Christmas trips leave homes vulnerable to thieves

17 December 2007 / by None
A fifth of Britons are getting ready to jet off somewhere for Christmas, but their empty homes will be left behind as easy targets for thieves, according to research from Halifax Home Insurance.

Halifax found that 20 per cent of those going away for the holidays will take no extra precautions for their homes in order to reduce their chances of becoming victims of a break-in, meaning that more than four million UK households at risk from burglars over Christmas.

The research found that 10 per cent of people intend to be away for at least two weeks, leaving their homes unoccupied, and despite the fact that 34 per cent said that they are concerned about a Christmas break-in, many said that they will rely only on their neighbours to keep an eye on the property.

Others said that friends or family will look in on the property, and just eight per cent said that they will be fitting an alarm system or timers to the lights and radios to deter thieves while they are on their travels.

Marty Foulds, Senior Claims Manager at Halifax Home Insurance, said: "At Christmas it’s easy to get caught up in the excitement of the season and forget about home security. However, we all know there are criminals who see this time of the year as providing them with rich pickings.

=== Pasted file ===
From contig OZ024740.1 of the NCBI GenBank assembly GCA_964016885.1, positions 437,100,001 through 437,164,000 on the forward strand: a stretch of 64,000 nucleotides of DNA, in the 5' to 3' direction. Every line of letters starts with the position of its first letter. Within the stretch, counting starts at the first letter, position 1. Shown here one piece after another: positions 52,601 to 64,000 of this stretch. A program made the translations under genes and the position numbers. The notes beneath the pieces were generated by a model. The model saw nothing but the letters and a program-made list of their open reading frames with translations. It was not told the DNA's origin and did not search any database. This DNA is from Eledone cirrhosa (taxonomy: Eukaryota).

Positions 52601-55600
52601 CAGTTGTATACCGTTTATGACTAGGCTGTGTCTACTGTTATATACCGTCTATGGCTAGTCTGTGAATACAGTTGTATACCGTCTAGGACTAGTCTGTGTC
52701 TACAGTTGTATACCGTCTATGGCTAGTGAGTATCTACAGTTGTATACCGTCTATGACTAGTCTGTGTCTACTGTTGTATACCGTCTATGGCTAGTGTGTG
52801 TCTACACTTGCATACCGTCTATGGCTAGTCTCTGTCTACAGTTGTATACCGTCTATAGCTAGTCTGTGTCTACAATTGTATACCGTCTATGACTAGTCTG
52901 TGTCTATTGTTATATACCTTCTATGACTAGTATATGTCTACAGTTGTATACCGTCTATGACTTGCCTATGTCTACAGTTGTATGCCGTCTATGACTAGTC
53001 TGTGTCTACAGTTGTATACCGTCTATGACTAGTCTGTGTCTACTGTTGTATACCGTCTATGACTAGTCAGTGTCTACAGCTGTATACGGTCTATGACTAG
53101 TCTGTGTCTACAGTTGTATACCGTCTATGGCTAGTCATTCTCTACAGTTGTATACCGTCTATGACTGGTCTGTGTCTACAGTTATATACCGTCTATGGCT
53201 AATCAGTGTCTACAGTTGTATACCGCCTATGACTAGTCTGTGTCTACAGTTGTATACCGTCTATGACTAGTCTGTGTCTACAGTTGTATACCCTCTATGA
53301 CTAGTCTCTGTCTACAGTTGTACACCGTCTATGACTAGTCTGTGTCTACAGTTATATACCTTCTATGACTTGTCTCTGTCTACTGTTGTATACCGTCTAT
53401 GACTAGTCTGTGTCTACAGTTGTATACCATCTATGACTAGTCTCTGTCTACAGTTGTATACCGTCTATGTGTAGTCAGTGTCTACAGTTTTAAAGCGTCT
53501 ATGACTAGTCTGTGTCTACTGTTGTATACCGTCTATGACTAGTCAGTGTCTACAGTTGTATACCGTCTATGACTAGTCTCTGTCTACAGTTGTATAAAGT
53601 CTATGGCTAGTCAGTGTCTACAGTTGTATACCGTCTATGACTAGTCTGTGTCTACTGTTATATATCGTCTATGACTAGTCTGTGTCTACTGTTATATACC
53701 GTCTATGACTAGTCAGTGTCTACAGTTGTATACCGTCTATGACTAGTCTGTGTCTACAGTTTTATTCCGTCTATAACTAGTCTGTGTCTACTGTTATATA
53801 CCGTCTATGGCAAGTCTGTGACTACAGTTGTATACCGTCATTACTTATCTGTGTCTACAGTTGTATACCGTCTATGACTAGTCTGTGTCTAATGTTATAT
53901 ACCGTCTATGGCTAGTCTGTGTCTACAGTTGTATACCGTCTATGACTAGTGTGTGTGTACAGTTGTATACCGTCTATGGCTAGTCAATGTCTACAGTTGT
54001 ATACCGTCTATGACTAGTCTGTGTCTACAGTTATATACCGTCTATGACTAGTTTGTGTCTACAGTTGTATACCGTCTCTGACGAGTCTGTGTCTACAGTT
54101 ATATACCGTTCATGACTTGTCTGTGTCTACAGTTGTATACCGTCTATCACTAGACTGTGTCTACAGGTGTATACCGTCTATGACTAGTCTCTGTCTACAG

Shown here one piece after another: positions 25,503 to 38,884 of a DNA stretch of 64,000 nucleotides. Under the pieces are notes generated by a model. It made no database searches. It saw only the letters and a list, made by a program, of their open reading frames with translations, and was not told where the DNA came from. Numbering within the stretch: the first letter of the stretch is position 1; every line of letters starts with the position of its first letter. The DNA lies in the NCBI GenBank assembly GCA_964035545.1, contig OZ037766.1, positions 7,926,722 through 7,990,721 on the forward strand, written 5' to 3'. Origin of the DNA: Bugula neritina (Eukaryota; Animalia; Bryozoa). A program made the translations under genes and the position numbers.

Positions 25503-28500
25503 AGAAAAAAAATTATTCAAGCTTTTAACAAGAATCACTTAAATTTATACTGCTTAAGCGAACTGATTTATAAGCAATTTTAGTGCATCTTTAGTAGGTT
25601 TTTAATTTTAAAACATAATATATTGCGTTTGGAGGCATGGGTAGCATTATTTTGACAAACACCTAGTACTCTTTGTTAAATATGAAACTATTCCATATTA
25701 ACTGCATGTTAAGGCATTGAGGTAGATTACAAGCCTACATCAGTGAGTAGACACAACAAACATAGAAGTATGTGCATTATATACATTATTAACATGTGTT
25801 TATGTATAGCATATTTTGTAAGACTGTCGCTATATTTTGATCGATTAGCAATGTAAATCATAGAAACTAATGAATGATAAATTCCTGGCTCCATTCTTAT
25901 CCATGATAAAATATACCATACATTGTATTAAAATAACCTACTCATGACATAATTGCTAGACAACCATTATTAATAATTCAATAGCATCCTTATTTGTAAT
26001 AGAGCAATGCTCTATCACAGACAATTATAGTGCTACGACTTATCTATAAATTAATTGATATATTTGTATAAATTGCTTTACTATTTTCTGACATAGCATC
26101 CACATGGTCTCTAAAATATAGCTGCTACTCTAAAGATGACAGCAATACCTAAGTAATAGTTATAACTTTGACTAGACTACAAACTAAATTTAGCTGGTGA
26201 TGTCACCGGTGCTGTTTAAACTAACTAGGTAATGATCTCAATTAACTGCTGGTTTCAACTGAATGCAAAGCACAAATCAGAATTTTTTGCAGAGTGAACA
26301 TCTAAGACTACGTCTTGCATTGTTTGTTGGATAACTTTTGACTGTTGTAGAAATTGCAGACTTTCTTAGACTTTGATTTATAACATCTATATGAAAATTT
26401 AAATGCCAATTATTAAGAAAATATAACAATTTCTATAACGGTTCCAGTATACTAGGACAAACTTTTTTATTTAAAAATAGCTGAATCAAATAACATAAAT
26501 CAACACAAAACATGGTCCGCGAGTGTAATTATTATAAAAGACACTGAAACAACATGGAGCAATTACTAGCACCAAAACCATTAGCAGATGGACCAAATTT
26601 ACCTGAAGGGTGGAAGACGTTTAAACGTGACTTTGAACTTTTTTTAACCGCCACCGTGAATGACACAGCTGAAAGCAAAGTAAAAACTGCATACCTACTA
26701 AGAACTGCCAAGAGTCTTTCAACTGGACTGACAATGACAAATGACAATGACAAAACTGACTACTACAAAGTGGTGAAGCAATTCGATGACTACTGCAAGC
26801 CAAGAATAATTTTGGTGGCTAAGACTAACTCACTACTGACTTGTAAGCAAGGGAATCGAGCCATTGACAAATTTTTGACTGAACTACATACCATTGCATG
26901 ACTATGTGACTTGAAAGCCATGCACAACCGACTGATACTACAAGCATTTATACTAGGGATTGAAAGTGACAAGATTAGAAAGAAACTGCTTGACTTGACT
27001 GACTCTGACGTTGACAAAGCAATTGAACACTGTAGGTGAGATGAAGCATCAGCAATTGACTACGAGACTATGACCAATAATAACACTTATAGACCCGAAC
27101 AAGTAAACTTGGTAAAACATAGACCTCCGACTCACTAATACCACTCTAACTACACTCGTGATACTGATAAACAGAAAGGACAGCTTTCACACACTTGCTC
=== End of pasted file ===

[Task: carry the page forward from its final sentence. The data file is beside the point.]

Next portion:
"We are urging householders, especially those who plan to go away on holiday, to take measures to safeguard their home. This will go some way to avoiding an unpleasant return and of course a ruined Christmas.

"People can take practical measures to deter burglars and protect their homes while they are away by keeping expensive Christmas presents out of view, installing an alarm or even fitting timers to lights and radios which will create doubt in the burglar’s mind."

MoneySupermarket urges people to check their insurance policy to make sure it covers them for the kinds of things that they will have in the house at Christmas which thieves will be looking for, such as new bikes, games consoles and MP3 players. It also recommends that homeowners tell their insurer about the extra value of goods in their home to avoid being underinsured.

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